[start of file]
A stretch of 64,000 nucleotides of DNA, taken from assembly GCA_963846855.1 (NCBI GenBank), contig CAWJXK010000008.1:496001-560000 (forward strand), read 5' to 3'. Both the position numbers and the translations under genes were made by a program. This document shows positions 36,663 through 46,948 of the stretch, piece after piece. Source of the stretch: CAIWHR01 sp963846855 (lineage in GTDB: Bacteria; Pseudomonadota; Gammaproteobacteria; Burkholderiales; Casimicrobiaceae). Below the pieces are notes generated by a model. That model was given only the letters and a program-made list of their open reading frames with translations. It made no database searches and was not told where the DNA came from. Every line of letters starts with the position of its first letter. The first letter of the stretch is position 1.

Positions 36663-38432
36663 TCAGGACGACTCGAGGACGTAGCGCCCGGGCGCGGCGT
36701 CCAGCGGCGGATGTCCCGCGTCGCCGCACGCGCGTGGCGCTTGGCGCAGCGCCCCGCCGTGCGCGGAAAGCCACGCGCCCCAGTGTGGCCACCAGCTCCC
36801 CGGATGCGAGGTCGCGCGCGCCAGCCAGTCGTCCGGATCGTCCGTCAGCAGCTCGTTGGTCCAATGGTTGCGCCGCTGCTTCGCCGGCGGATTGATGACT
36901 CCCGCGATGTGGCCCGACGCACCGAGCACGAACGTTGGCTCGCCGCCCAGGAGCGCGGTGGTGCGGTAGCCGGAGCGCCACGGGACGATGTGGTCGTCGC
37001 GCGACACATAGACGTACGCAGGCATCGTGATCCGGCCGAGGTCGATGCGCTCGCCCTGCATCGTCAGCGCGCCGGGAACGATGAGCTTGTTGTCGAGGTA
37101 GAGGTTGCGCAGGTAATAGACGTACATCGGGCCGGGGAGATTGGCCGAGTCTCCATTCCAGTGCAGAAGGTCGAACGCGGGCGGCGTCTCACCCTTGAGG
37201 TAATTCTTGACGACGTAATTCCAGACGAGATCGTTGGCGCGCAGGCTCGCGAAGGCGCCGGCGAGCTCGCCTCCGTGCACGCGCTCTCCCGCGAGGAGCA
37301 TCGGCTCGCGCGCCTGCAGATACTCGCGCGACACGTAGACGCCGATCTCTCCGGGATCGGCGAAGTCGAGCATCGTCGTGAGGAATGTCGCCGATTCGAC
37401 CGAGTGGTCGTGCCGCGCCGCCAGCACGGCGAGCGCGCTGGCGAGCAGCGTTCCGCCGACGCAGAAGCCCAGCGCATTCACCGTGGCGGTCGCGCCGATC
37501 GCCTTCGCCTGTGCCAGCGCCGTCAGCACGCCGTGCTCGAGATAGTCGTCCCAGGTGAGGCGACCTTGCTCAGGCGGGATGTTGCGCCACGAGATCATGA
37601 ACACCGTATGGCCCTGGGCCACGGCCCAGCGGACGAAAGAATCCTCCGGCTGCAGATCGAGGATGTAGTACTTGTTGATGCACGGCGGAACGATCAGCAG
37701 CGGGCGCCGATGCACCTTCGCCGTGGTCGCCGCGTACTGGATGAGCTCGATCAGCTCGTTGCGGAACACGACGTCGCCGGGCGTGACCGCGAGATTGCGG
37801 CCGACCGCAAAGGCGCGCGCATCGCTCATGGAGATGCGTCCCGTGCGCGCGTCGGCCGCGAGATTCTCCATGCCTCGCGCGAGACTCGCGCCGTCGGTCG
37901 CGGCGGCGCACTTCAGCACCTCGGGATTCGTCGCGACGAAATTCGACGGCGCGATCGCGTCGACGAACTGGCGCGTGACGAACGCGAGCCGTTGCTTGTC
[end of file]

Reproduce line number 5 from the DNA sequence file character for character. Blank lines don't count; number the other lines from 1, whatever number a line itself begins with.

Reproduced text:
36801 CGGATGCGAGGTCGCGCGCGCCAGCCAGTCGTCCGGATCGTCCGTCAGCAGCTCGTTGGTCCAATGGTTGCGCCGCTGCTTCGCCGGCGGATTGATGACT